It had no practical use when chemists at General Electric invented it in 1944 and so it was tossed aside for about five years until it fell into the hands of Peter Hodgson, a 36-year old advertising copywriter from New Haven Connecticut.
Hodgson took one look at them bouncing putty and thought it would make a great novelty item. A few weeks later he purchased 150 dollars worth of the substance and registered it by the name we know it as today, Silly Putty was born.
One ounce of the magical substance sold in little plastic eggs could bounce like a ball when rolled up stretch out like taffy and would lay down flat like a pancake if you left it long enough.
When his silly putty caught the eye of a writer of The New Yorker magazine the publicity triggered an explosion in sales. By Christmas, Hodgson had sold more than 1 million units.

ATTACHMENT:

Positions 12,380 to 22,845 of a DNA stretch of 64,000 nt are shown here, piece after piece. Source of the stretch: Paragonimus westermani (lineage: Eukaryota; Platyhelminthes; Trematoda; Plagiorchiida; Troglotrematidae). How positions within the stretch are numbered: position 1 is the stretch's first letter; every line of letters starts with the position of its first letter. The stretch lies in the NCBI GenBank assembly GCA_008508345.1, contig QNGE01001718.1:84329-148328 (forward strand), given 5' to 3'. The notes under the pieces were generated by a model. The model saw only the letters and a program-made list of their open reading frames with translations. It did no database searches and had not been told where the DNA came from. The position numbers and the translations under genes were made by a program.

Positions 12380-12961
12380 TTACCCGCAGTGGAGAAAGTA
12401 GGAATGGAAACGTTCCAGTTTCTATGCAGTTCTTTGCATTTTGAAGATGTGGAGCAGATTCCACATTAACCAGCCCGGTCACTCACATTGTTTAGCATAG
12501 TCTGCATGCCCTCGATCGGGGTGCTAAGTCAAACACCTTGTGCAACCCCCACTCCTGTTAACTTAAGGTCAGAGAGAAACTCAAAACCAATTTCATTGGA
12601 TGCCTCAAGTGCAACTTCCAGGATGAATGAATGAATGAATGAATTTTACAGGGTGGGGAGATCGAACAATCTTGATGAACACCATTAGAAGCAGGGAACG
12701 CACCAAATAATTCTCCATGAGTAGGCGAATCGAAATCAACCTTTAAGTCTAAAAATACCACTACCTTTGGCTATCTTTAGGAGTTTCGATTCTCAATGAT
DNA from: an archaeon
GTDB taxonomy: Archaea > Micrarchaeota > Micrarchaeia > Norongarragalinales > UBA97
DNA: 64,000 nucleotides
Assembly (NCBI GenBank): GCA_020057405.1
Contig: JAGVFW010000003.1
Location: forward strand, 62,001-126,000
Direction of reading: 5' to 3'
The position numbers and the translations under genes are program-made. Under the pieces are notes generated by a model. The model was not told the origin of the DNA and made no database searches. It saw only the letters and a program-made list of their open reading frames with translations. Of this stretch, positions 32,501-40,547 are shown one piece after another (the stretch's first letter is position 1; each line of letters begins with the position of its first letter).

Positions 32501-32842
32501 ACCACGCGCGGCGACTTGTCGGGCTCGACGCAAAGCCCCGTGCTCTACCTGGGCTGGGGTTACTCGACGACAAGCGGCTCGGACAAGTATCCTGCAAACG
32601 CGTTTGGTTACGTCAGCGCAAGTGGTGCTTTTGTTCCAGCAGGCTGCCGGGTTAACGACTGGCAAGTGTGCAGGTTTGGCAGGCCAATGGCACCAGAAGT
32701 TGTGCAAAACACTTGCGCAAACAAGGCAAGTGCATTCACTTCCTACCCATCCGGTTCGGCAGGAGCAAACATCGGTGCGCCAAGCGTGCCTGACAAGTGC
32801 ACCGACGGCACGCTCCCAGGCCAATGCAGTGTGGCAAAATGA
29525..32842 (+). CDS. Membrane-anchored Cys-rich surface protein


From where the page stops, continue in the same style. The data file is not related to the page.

Hodgson also discovered that the putty when pressed against a newspaper would pick up a copy of a print on its surface. Children across the country began pressing Silly Putty against pictures from the comic section and stretching it out to make the images distorted and even more comical.
Fortunately for Peter Hodges items at the top of wish list don't have to be practical. Now an estimated five million dollars worth of this worthless putty is sold every year.